|Nutritional value per 100 g (3.5 oz)|
|Energy||142 kJ (34 kcal)|
|Vitamin A equiv.||278 μg (35%)|
|Thiamine (vit. B1)||0.133 mg (12%)|
|Riboflavin (vit. B2)||0.546 mg (46%)|
|Niacin (vit. B3)||1.26 mg (8%)|
|Pantothenic acid (B5)||0.072 mg (1%)|
|Vitamin B6||0.6 mg (46%)|
|Folate (vit. B9)||123 μg (31%)|
|Vitamin C||37 mg (45%)|
|Calcium||208 mg (21%)|
|Iron||4.76 mg (37%)|
|Magnesium||64 mg (18%)|
|Manganese||0.123 mg (6%)|
|Phosphorus||83 mg (12%)|
|Potassium||559 mg (12%)|
|Zinc||0.79 mg (8%)|
|Link to USDA Database entry
Percentages are relative to
US recommendations for adults.
Source: USDA Nutrient Database
Mulukhiyah, mloukhiya, molokhia, molohiya, mulukhiyya, malukhiyah, or moroheiya (Arabic: ملوخية) is the leaves of Corchorus species used as a vegetable in Middle Eastern and North African cuisine. Mulukhiyyah is rather bitter, and when boiled, the resulting liquid is a thick, highly mucilaginous broth; it is often described as "slimy," rather like cooked okra. Mulukhiyyah is generally eaten cooked, not raw, and is most frequently turned into a kind of soup or stew, typically bearing the same name as the vegetable in the local language.
Use in cuisine 
the dish's origins lie in Egypt, where the dish is most popular today. The method of making the mulukhiyyah varies from region to region.
Egyptian cuisine 
As used in Egyptian cuisine, molokheyyah, (Egyptian Arabic pronunciation: [moloˈxejjæ]) is prepared by removing the central spine from the leaves, and then chopping the leaves finely with garlic and coriander. The dish generally includes some sort of meat; in Egypt this is usually chicken or beef but lamb is preferred when it is available, particularly in Cairo. Cooks in Alexandria often opt to use shrimp in the soup, while Port Said is famous for using fish. The resulting soup is then served over rice.
Lebanese Cuisine 
The lebanese version of this dish is different in texture and preparation. The mulukhiya leaves are picked off the stem,often communally with the women sitting and picking it, placing the leaves on a large sheet for later use. The leaves are then fried with coriander, garlic and often red chillies and this cooking process prevents them from becoming slimy. It is then boiled with meat, such as large boneless chicken chunks or beef and lamb (with bone). Served with diced onion and brown vinegar and toasted lebanese bread.
Kenyan cuisine 
In Kenya, the dish is known as Mrenda, (Murere) or Apoth. It is a popular vegetable dish among communities in the Western and Nyanza provinces. The jute leaves are separated from the stems, washed and then boiled in lightly salted water with magadi soda (bicarbonate of soda) or munyu (traditional salt). The leaves are boiled with other leafy vegetables such as rikhuvi (cowpeas) or miroo (Chipilín) to reduce slipperiness. After boiling for about thirty minutes, the vegetables are stewed with tomatoes and onions in oil. Spices such as curry, pepper, royco, or coriander are optional. Mrenda is served with Ugali and can be accompanied with meat or chicken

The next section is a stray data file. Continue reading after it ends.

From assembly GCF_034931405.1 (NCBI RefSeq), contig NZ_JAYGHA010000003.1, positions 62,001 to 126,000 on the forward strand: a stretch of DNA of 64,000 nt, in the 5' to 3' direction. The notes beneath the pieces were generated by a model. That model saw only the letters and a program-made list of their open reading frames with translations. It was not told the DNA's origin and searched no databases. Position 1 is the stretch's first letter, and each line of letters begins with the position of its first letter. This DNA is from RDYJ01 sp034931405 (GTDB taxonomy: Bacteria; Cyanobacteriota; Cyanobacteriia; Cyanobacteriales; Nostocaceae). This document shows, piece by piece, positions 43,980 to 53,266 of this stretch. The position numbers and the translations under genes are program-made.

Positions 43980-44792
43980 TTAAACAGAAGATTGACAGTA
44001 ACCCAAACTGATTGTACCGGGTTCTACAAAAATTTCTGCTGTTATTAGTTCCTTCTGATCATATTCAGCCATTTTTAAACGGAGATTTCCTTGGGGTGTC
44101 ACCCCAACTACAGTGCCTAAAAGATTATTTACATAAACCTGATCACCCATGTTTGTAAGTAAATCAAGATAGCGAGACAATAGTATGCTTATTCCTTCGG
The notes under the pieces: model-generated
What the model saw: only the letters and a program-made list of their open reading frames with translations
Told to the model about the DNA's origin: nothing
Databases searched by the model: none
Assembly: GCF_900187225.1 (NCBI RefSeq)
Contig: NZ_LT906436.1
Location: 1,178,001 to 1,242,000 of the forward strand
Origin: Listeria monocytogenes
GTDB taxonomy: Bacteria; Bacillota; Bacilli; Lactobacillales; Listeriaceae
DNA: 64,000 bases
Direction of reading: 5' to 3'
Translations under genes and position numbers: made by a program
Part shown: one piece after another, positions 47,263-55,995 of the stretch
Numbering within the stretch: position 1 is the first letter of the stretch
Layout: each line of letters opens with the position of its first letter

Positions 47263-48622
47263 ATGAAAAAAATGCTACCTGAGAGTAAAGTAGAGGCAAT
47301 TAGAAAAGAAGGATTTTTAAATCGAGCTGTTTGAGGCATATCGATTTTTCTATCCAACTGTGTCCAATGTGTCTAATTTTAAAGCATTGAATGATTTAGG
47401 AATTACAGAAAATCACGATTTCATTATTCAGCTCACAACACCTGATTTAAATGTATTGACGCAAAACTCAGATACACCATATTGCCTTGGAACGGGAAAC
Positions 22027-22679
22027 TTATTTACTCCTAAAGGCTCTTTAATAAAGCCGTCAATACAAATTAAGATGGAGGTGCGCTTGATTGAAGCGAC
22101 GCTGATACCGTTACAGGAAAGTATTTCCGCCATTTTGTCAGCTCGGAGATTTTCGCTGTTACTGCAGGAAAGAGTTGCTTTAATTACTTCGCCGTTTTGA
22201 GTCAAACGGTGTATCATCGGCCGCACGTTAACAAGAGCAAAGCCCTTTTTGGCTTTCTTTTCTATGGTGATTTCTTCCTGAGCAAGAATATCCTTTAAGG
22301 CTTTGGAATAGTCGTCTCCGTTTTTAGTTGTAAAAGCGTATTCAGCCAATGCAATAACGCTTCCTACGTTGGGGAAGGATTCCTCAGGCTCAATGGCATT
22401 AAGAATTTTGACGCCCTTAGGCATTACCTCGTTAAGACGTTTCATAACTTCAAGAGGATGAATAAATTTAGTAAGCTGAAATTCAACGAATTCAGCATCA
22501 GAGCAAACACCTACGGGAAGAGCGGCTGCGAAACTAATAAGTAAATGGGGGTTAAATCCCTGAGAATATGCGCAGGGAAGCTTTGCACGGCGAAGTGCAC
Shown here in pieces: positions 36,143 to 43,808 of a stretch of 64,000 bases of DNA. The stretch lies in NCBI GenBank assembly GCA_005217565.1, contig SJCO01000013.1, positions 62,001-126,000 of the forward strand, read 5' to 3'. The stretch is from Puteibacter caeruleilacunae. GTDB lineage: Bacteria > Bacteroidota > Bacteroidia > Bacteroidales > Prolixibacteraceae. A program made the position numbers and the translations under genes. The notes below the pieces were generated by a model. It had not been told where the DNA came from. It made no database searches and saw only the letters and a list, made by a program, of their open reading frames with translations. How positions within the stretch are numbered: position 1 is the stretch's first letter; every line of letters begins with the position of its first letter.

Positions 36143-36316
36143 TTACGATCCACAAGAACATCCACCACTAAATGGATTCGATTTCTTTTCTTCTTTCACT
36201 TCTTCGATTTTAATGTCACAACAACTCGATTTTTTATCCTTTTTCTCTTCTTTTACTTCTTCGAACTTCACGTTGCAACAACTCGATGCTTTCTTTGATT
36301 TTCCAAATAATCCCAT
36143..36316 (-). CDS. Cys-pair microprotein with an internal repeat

Tunisian cuisine 
In Tunisia and parts of eastern Algeria, the dish is generally prepared quite differently from the Egyptian method. The leaves, already separated from the stems are dried then ground to produce a very fine powder and stored in jars or other tightly closed containers. In Tunisian cooking, Mulukhya, or Mloukhiya, takes 5 to 7 hours to prepare, which is often done to halfway in the evening and completed in the morning. The powder is prepared with olive oil and some tomato paste into a sauce, not soup, and big chunks of chuck beef are often added halfway through cooking. The dark green sauce simmers on low heat and is left to thicken to the consistency of tomato sauce. The sauce is served in small deep plates with a piece of beef and eaten with preferably white hardy French or Italian bread. In certain regions where beef is not common, lamb is used but cooks for a lot shorter time.
Cyprus cuisine 
In Cyprus the dish is known as Molohiya. It is popular among the Turkishcypriots living in the Cyprus. The Jute leaves are cultivated and grown in the spring months leading up to the summer wherein they are harvested and the leaves are separated from the stem and dried whole. Cooked in a tomato based broth with onions and garlic. Lamb on the bone or Chicken with bone may also be added. For optimal results lemon and potato are also used to help keep the consistency from becoming too mucilaginous or slimy. It is served with a nice broth consistency with sour dough bread.
Levantine cuisine 
Levantine cuisine differs from the remaining style in that the leaves are generally used whole, lending a different texture to the dish.
West African cuisines 
The leaf is a common food in many tropical West African countries. It is believed that the "drip tips" on the leaves serve to shed excess water from the leaf from the heavy rains in the tropics. It is called Kren-Kre in Sierra Leone, and is eaten in a palm oil sauce served with rice or cassava fufu, or is steamed and mixed into rice just before eating a non-palm oil sauce.
The leaves are rich in betacarotene, iron, calcium, Vitamin C and more than 32 vitamin and minerals and trace elements. The plant has an potent antioxidant activity with a significant α-tocopherol equivalent Vitamin E.
See also 
||This article includes a list of references, related reading or external links, but its sources remain unclear because it lacks inline citations. (June 2012)|
- "Corchorus olitorius", New Crop Resource Online Program, Center for New Crops & Plant Products, Purdue University